Having kids before marriage no longer considered a divorce risk
We often write about the ways in which family demographics and dynamics are changing. Because of these changes, “conventional wisdom” about marriage and divorce is also evolving.
As an example, it was once believed that couples who lived together before getting married were more likely to divorce than couples who did not cohabit (until tying the knot). Studies in recent years have debunked this correlation, noting that the age at which cohabitation and marriage began were more reliable predictors of divorce risk.
It was also believed that cohabiting couples who have a child together prior to getting married are more likely to get divorced, compared to couples who get married before having a child. The results of a recent study show that this is no longer true – at least not anymore.
Researchers examined data from the National Survey of Family Growth on married and cohabiting women. Specifically, they studied one group of women in relationships who had their first child between 1985 and 1995, and a second group of women who had a first child between 1997 and 2010. Their goal was to determine comparative divorce rates based on which came first: Children or marriage.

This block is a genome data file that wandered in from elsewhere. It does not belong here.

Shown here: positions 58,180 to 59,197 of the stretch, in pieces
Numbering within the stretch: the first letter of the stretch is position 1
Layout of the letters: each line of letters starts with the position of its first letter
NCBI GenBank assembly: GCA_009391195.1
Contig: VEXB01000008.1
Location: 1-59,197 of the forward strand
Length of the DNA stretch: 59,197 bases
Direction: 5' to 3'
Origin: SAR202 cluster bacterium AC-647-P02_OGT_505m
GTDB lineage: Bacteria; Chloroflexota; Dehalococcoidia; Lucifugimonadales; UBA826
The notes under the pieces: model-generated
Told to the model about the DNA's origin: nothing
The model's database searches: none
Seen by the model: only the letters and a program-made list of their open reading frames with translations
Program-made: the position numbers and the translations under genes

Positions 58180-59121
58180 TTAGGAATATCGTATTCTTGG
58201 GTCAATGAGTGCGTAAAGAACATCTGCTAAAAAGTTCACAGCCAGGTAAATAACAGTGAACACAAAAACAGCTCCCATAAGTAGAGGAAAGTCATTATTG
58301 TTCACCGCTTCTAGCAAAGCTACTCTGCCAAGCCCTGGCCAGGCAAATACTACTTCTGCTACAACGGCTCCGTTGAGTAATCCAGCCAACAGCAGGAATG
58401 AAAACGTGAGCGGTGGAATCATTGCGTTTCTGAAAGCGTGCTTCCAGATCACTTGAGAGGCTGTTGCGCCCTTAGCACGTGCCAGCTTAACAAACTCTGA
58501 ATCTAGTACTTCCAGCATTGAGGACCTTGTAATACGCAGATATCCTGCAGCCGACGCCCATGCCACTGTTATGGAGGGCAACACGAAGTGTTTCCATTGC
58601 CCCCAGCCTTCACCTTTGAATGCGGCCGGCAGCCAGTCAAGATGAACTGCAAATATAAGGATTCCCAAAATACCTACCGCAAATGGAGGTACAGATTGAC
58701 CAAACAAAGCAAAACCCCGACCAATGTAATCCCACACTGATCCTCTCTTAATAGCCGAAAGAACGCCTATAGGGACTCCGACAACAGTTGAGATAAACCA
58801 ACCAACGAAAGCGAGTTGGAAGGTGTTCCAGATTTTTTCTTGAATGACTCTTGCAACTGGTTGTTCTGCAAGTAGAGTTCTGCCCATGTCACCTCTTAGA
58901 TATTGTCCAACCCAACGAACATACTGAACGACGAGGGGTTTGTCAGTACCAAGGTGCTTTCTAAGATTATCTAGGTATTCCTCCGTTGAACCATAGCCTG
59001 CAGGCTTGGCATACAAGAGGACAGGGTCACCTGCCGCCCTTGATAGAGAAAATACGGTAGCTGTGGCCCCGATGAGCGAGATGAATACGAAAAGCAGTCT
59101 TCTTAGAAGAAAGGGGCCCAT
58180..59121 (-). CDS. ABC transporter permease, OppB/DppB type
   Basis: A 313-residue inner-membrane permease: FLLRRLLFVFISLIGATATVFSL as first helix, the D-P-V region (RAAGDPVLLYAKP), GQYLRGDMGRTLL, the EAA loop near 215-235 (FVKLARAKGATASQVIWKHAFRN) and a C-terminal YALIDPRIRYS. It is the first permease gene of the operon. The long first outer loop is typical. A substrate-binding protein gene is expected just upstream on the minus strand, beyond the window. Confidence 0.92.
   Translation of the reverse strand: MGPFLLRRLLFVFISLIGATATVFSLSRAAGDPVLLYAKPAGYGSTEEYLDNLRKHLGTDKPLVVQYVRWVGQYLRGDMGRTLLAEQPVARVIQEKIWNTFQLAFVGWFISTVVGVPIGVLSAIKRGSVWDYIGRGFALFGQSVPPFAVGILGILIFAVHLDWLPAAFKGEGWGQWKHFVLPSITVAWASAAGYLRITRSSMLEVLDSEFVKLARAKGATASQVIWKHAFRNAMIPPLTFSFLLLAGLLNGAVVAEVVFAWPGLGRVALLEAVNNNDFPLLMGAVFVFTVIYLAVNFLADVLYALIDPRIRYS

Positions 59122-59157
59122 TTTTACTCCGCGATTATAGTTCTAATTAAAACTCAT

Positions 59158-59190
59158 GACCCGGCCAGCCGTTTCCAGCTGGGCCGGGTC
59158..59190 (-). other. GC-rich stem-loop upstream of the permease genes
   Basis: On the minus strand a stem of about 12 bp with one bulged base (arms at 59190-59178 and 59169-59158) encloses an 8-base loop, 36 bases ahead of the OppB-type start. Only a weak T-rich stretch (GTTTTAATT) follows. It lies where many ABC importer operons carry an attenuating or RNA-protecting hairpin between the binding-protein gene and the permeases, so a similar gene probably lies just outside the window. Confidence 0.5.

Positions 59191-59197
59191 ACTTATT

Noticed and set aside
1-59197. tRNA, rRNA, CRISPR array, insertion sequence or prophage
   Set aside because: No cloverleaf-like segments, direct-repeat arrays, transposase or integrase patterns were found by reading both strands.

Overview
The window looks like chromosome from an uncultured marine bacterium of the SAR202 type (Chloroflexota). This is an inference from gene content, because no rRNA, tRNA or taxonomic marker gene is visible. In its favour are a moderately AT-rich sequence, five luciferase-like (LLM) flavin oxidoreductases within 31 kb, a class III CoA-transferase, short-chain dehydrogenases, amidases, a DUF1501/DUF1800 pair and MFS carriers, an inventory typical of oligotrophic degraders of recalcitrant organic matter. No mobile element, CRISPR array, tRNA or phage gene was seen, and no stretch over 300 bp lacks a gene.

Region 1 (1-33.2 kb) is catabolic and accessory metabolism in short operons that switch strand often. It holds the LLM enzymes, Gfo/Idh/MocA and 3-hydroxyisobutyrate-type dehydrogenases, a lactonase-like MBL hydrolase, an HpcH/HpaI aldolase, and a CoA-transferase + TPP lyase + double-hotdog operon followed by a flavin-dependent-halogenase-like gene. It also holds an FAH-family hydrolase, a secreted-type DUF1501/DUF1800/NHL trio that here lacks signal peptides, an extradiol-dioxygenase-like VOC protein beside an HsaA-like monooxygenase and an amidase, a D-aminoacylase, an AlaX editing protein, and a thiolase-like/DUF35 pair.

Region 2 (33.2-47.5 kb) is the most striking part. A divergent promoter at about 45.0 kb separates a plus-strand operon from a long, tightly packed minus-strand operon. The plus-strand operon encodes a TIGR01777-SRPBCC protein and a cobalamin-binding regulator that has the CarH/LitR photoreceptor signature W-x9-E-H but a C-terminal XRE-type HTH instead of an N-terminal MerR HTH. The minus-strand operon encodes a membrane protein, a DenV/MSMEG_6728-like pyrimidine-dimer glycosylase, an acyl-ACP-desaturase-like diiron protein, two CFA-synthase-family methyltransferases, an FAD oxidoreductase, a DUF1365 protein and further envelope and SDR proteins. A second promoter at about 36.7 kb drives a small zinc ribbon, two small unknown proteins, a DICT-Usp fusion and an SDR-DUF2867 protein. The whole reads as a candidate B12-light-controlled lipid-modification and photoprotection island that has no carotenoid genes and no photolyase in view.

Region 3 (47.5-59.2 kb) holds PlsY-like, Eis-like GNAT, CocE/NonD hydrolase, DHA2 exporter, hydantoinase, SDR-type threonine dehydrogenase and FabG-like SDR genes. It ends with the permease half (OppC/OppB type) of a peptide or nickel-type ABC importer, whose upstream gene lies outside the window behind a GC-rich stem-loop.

For couples in the first group (85-95), having a baby before getting married was seemingly a big risk factor for divorce later on. Couples who had children first were reportedly 60 more likely to get divorced than couples who married first.
However, that same correlation was not found among the couples in the second group. Study results showed that divorce risks were the same regardless of whether a couple married first or had children first.
Although the reasons for this change haven’t been conclusively proven, it may be logical to assume that changing cultural values play a role. Couples who conceived outside of marriage used to face much more pressure to “do the right thing” and get married. These so-called “shotgun weddings” were based more on moral expectations and fear of embarrassment than on building a long-lasting relationship.
For the most part, cohabitation and premarital sex are no longer stigmatized. Therefore, couples who conceive children outside of marriage can make marriage decisions based on more relevant factors, such as their compatibility as couple.